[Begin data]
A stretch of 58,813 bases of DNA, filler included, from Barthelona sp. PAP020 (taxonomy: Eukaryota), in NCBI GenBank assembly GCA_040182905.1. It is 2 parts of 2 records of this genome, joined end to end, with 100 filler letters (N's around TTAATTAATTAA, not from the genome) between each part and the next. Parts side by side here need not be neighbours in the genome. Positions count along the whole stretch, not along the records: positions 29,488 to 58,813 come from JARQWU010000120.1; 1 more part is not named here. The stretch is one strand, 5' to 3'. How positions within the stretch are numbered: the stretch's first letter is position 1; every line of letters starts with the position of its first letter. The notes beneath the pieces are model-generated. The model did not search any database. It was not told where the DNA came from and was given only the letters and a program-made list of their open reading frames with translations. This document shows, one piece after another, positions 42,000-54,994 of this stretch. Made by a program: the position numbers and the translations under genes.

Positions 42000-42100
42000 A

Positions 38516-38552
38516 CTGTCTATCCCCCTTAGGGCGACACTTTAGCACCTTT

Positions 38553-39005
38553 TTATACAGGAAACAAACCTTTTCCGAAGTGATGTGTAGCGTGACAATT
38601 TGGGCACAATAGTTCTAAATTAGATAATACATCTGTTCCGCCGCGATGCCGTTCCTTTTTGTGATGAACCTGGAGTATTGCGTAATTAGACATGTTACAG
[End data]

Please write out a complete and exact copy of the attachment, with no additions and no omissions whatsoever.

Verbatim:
A stretch of 58,813 bases of DNA, filler included, from Barthelona sp. PAP020 (taxonomy: Eukaryota), in NCBI GenBank assembly GCA_040182905.1. It is 2 parts of 2 records of this genome, joined end to end, with 100 filler letters (N's around TTAATTAATTAA, not from the genome) between each part and the next. Parts side by side here need not be neighbours in the genome. Positions count along the whole stretch, not along the records: positions 29,488 to 58,813 come from JARQWU010000120.1; 1 more part is not named here. The stretch is one strand, 5' to 3'. How positions within the stretch are numbered: the stretch's first letter is position 1; every line of letters starts with the position of its first letter. The notes beneath the pieces are model-generated. The model did not search any database. It was not told where the DNA came from and was given only the letters and a program-made list of their open reading frames with translations. This document shows, one piece after another, positions 42,000-54,994 of this stretch. Made by a program: the position numbers and the translations under genes.

Positions 42000-42100
42000 A

Positions 38516-38552
38516 CTGTCTATCCCCCTTAGGGCGACACTTTAGCACCTTT

Positions 38553-39005
38553 TTATACAGGAAACAAACCTTTTCCGAAGTGATGTGTAGCGTGACAATT
38601 TGGGCACAATAGTTCTAAATTAGATAATACATCTGTTCCGCCGCGATGCCGTTCCTTTTTGTGATGAACCTGGAGTATTGCGTAATTAGACATGTTACAG